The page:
On a recent evening when Jess and I were in need of an outing, we decided to head to the schmantzy part of town, Winter Park, to nosh at Luma. I’d been here a couple of times before, and left both times thinking how hit or miss the place was, but worthy of further gambles. The restaurant does offer a kickin’ wine cellar and produces creative, quality food in an open kitchen, which makes for lovely watching if you can score a seat nearby (plus they send generous gift certificates to mailing list recipients during the summer months).
We carpooled from Jess’ place – where I typically have to be dragged away from soaking in the view from her 23-story balcony (this played no small part in my urging her to get this place when I tagged along during her apartment hunting days) – and arrived early for our reservation.
They were running behind on this busy weekend night, so we wandered down for an appetizer at a macaron shop she was hankering to visit, aptly named Le Macaron.
Now, I’ve sampled my way (unsatisfyingly) through a number of local macaron purveyors, but this place was new to me, probably because it is hidden off the main drag, Park Avenue, in a covered but open air arcade. The intrepid Jess had found it and pronounced it good, however, (which it was, I found – best in Florida so far) and we decided to split a 6-pack assortment of flavors.
Jess, who is tall and willowy with the circumference of a champagne bottle, inhaled her macaron allocation before we reached the end of the block. I off put nibbling mine ‘til later, wanting to save all tummy space for the dinner to come.
We were seated just a few minutes after returning and ordered up our meals and wine.
One super awesome thing about Luma is that you can order half-pour glasses of wine, which have correspondingly petite price tags. I therefore ordered a small pour to accompany each of my courses, and allowed myself a moment of self-congratulation when the server complimented my pairings (work for that tip, baby!)
I like to experiment with appetizers as a rule, so I got two to serve as my meal. The first was a red snapper ceviche served with lemon-basil compressed watermelon, melon sorbet, and Serrano chile, plus my a nice cool pour of Secateurs chenin blanc.
In addition to being beautiful, this was kick ass: a genius blend of super fresh and sweet snapper (those are the thin white sheets you see) that had a silky oiliness, the herbaceous fruity cake of the pressed watermelon concoction (the fuschia rectangle, which had been divested of pretty much all hydration), chilly smooth and sweet sorbet (the pale pink scoop), and then the short bite of the serrano (green flecks). The wine was crisp enough to clear the fish from the palate and added a slightly fruity complement: my only possible complaint was it was damned hard to eat. Spoon, fork, and knife were practically all simultaneously required and nothing would be crowded cooperatively together on any one utensil without dripping, drooping, or leaping free.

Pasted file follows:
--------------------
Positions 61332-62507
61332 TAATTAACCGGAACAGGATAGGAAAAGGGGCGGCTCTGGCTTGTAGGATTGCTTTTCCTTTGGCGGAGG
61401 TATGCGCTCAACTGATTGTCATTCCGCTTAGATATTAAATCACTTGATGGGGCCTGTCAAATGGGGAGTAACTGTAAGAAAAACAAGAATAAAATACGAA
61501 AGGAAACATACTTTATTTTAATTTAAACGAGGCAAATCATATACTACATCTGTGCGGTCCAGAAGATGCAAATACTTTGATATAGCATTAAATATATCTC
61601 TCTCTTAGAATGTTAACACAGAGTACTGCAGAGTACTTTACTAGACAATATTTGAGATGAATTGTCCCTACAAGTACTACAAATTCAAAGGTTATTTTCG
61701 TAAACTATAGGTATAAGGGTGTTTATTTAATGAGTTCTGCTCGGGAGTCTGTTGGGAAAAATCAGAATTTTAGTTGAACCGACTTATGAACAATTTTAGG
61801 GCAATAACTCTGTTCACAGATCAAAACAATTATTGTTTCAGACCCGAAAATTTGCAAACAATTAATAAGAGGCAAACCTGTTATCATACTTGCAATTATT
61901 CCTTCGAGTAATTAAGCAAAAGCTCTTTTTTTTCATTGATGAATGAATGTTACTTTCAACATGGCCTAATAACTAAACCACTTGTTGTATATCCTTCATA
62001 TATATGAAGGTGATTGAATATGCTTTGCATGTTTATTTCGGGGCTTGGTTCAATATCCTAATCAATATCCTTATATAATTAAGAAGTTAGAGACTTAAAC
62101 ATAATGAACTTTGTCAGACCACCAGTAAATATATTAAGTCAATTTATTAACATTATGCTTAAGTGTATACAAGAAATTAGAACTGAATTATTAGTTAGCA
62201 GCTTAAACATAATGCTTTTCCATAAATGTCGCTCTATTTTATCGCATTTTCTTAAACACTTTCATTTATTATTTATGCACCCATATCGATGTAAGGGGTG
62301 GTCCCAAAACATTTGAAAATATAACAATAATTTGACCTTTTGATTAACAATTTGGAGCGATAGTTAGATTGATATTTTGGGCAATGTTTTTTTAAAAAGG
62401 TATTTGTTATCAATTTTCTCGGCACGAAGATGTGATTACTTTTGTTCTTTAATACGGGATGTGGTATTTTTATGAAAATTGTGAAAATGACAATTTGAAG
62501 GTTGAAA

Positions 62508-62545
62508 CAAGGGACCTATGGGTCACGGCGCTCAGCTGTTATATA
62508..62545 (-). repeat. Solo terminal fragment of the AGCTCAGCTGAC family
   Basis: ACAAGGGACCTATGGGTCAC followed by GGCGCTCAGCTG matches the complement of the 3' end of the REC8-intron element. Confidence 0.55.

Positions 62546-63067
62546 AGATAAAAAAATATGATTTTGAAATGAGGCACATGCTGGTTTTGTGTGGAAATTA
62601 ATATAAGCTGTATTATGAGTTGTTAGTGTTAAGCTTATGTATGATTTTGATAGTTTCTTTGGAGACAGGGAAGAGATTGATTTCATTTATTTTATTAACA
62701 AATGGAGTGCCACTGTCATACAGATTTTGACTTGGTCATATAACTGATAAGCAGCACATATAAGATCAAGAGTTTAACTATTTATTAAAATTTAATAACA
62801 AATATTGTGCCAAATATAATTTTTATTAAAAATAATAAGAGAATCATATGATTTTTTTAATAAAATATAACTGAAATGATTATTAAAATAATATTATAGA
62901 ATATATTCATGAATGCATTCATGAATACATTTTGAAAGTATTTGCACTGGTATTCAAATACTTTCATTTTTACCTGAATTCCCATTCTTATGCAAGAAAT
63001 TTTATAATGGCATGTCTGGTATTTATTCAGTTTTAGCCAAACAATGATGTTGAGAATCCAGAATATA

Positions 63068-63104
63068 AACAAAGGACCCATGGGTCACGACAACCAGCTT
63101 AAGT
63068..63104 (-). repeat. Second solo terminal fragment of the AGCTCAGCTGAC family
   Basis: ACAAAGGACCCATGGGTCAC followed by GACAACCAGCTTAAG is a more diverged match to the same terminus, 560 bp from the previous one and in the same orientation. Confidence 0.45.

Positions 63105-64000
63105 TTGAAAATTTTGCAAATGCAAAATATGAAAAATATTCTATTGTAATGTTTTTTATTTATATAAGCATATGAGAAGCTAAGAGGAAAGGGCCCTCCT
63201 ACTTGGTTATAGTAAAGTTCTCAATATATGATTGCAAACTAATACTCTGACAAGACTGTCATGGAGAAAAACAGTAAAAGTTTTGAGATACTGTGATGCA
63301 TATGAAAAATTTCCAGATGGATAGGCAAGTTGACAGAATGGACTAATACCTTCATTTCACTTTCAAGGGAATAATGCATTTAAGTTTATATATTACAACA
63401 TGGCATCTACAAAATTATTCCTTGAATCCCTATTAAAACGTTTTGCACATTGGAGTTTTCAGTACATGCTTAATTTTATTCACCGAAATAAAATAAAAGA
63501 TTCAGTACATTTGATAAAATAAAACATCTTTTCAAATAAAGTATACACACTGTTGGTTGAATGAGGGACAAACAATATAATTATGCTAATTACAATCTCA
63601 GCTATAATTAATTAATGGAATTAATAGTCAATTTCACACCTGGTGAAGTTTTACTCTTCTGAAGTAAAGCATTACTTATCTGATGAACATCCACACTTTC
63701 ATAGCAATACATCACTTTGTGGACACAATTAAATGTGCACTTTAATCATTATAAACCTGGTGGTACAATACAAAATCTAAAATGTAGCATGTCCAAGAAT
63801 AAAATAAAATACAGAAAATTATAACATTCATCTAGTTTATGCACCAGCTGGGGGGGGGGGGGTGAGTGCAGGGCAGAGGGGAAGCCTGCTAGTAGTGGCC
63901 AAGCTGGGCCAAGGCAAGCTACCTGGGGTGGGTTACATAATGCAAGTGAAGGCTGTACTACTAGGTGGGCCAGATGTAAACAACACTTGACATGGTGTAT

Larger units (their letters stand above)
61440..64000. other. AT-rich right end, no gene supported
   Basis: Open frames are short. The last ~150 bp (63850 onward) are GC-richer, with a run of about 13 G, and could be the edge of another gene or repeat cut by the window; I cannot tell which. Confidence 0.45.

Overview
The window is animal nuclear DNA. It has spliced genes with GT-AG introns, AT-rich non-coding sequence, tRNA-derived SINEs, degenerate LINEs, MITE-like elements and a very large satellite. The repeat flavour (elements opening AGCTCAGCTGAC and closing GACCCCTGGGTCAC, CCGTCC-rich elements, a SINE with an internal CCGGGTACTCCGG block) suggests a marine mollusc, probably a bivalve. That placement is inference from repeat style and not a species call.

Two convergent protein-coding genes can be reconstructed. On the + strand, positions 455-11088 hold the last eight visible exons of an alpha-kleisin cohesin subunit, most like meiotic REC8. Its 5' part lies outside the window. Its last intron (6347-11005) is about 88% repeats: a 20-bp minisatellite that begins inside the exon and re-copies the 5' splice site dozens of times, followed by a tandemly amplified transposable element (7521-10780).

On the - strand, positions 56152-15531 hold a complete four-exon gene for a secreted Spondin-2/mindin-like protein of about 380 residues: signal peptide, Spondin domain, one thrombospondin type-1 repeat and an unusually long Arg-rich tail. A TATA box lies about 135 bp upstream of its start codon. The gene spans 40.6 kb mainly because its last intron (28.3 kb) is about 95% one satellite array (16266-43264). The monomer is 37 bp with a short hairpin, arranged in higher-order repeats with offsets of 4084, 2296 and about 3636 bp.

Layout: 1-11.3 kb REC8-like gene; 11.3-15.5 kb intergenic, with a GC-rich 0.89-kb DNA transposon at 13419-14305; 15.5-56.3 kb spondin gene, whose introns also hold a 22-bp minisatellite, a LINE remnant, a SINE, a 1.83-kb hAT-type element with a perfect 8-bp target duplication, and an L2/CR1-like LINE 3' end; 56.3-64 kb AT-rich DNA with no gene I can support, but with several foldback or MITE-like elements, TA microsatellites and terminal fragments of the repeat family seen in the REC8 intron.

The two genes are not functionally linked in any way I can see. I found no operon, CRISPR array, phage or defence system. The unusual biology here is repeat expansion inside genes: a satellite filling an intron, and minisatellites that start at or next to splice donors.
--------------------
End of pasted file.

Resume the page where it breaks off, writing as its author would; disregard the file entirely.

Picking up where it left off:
Jess ordered Massachusetts diver scallops on pearled barley, which came arrayed around a little mound of ‘cauliflower pine-nut relish’ and was finished with an oozy ladleful of citrus-fennel butter.
Another total winner: excellent tasty sear on the scallops, full-bodied al dente barley, and as the flavor of the creamy buttery sauce receded in your mouth, the light briny sweet of the scallops lingered behind. Well balanced and super satisfying.
She also ordered a side of the Yukon gold potato puree with truffle oil and chives.
Now, I know truffle oil is a cliché-trendy resto ingredient – the ‘new goat cheese,’ if you will; you can find it on a variety of carbs from popcorn to ‘taties, and I’ve even seen an ice cream of it – but holy moley, was this shit the absolute bomb! Silky, sultry earthiness from the truffles and unbelievably delicious. Good thing there was a shallow skillet full of it: my ‘shared taste’ turned into numerous return trips, each demarcated with (probably rather embarrassing) moaning and eyes-closed incremental spoon-licking. I wanted to bathe in a tub of this stuff, and I’m not even normally much of a carb eater – it was pure potato seduction. Jess, bless her, sent the tiny remainder home with me, where I was free to continue the slightly indecent oral adoration of my potato-laden eating utensil in private.
The only solid miss of the evening was my bacon-wrapped rabbit terrine.
It came with what was over-optimistically described as a bing-cherry/leek salad (looked more like a wilted garnish), a tiny squirt of port wine glaze, and a hefty dollop of whole grain mustard. Oh, and a handful of lip-abrading, over-toasted brown baguette slices. I’d somehow imagined the terrine would be served slightly warm, but it came in a cold and rather unappetizing-looking slab. Had there been a softer bread-delivery platform and more of the ‘salad’ and glaze – both of which made a very nice accompaniment, but there was so little of them! – it would have been better. As it was, it was like eating a half inch thick slice of nice if chilly bologna. While my mental conjurings were certainly partly at fault for my disappointment, so was the overall execution. The deliciously soft Erath pinot noir, though, made a very competent chaser to wash it down. I left most of it for the doggie box and made a warmed sandwich version at home with more cherries and arugula on actually edible bread, and deemed it good.
We paid our tab and Jess, after recovering from slight wooziness brought on by her nearly non-existent alcohol tolerance and a very high proof Riesling, accompanied me for a leisurely sniffing walk around the city rose garden across the street, and then we made our way back to her entrancing balcony for a touch more wine (now that she was safely home) and some high-level observation of the fabulous sky and the downtown weekend debauchery taking place below.